Gerhard Richter Tate Modern
Gerhard Richter was a contemporary of Andy Warhol, he rejected the expressive abstract art of the time and worked from photos or magazines, travel brochures. He called his practise 'Capitalist Realism' his subjects were luxury items or everyday objects he was also later influenced by news items such as the twin towers bombing and historical political figures such as the Baader Meinhof group and the Nazis.
I am interested by how he was affected by other artists. He saw Duchamp's work and then through his painting of Ema distanced himself from Duchamp's claim of the limitation of paint. in Ema he created a sensitive work depicting his wife i wonder if the fact he rejected drawing for the most part suggests that he simply used paint in a direct way, he was very skilled at its manipulation and therefore you could say his paintings were elaborate drawings.
Boyce made his Fat chair and a year later Richter responded with Stool in profile 1965. He adopting the colours of 60's common in the Pop art movement through his colour charts and set a contrast to the colour harmonies used by Bauhaus artist Josef Albers.Richter slightly confuses me as he preferred to make work without feeling or emotion in a mechanical and ordered way. Yet some of his work appears gestural and sensitive. I particularly like his graphite drawings from 1990 in room 11. There are not many and it seems that he wasn't a fan of drawing for a long time, he is very good at it, both representational and abstract.
Walking round 'panorama' feels a bit like I am wearing someone else's glasses; many of Richter's paintings are blurred deliberately afterwards with dry brushwork, this gives a sense of movement and obliteration. Covering up is a key element in his work eg table. 1962. This interests me as I cannot help covering up elements of my work. Though his method is more about distortion than blocking out. The idea that the layers cannot work individually but blend to create a vibrant surface.
This is also seen in his glass installation made of 6 panes leaning against the wall, reflections in them change depending on what is seen on their surface and the layering of the glass obscures the edges of subjects. I squint to try and focus! Yet his mirror piece is the antithesis. I feel uncomfortable looking at it as it's very clearly me reflected.
Richter has always posed questions about vision, asking whether perception enables or confuses our understanding of the world. (Tate exhibition booklet)
The work that resonated with me was in room 13. In 2001 and beyond he made several quite small paintings on aludibond. To me these are each both drawing and painting in one. The marks made by the paint and in the paint, the 'leaving out' creating space and time for me to draw lines in my head and read into each surface that which resonates with me is exciting and I have an immediate connection. I like that there are three, their dimensions, materials and execution all balance and cohabit the wall in harmony. This where the energy and life of the exhibition is for me.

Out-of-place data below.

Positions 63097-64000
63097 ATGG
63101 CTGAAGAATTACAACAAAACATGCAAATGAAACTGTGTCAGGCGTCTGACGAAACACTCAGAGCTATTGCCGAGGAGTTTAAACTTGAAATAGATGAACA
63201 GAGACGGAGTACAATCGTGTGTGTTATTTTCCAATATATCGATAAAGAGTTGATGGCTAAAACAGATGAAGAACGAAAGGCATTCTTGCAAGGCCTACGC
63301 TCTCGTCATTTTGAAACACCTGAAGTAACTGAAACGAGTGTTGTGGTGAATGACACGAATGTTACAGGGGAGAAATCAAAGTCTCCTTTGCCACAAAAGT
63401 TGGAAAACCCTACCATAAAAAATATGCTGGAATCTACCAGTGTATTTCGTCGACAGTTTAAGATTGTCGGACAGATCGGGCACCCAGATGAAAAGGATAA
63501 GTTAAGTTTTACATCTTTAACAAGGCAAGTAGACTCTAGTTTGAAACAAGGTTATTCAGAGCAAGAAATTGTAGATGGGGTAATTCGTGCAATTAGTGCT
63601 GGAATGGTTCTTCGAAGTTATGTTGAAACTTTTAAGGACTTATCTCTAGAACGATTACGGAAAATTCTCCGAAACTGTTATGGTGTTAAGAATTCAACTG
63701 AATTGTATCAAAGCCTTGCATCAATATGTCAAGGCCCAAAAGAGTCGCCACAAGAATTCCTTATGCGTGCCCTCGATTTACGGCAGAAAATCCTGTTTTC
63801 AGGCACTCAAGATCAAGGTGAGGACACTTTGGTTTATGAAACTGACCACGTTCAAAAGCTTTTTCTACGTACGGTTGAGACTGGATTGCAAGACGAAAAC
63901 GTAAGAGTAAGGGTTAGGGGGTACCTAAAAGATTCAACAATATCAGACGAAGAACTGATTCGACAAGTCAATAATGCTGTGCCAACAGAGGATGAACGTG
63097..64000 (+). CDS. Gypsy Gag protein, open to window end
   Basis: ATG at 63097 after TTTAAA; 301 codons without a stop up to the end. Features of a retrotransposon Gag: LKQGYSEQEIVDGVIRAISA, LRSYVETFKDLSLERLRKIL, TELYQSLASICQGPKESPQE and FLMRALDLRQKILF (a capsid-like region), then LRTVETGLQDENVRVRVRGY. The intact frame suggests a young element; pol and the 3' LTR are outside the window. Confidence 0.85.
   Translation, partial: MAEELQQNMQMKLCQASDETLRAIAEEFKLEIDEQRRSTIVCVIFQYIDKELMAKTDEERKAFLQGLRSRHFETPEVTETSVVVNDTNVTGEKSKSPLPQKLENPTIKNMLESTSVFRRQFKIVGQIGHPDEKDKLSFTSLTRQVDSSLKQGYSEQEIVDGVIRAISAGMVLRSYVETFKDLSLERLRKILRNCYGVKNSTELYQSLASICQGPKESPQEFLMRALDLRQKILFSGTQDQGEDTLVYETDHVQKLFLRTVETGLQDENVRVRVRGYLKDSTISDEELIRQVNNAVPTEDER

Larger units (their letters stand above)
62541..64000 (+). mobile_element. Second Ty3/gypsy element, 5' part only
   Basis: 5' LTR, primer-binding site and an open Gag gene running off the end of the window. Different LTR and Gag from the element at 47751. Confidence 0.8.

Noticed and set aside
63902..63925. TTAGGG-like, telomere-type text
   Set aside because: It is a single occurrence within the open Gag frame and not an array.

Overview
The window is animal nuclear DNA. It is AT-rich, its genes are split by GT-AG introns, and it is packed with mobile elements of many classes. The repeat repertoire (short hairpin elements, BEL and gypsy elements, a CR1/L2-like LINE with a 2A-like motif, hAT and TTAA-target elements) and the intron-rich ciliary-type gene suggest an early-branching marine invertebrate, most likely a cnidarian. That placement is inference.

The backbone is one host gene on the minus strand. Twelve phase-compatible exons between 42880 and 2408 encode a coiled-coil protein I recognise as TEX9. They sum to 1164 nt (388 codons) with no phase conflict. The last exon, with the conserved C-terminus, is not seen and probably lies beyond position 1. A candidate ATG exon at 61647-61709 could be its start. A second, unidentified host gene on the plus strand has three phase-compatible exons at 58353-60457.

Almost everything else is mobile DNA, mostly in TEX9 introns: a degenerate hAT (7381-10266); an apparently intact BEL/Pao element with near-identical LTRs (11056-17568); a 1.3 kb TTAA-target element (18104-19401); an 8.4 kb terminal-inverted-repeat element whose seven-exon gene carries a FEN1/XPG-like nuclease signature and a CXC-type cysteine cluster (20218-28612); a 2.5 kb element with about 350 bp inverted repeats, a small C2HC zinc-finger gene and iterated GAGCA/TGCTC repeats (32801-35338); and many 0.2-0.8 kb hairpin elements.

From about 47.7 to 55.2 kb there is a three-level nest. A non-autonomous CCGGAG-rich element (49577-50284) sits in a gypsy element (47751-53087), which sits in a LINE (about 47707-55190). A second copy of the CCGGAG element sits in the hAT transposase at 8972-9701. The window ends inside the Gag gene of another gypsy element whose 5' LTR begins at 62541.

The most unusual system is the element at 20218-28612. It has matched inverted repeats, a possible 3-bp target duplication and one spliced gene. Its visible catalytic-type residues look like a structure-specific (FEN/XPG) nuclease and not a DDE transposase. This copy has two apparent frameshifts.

I think I want to explore working with 3 images, triangulating a particular point. To try and define that point through the relationship and connection of the 3. This could be from figurative or landscape subjects. Haptic and performative.
Film in turbine hall, this is massive. I would call this a moving drawing it brilliantly plays with image and colour, space and time and it's scale and method of production is staggering. Go and see it. I am not familiar with her work but really liked this.
Jerwood drawing competition.
I also visited the Jerwood Space drawing competition, which quite frankly I found dull, due to the prevalence of pencil drawing. Come on! This is 2011. But two pieces saved it for me, one was a piece of performance drawing on video of two people lying opposite and touching at the knees and head and both drawing in the space left between them, it created an intimate and expressive peice of work that clearly had a relationship to. The bodies and their proximity the energy between the different points was tangeable for example between the knees it was confined, sounded hard and was distant from the artists but between the face and groins it was was fraught with tension humour and sexuality, between the stomach there was most space and it was free and circular. Really fascinating!The other piece I liked was a drawing of the inside of a mouth, called Mouthful of triangles, it was drawn on the inside cover of a book and triangles collaged into the open cavity. I had a real sense of a mouth full of awkward shapes, it was fun but also clostraphobic, like my mouth was too full and i was choking. Haptic.
I tried to find the exact mouth with triangles in the show but cannot so here is one like it...in doing so I found out more about Sally Taylor the artist. There's always a silver lining. Or in her case a felt tip!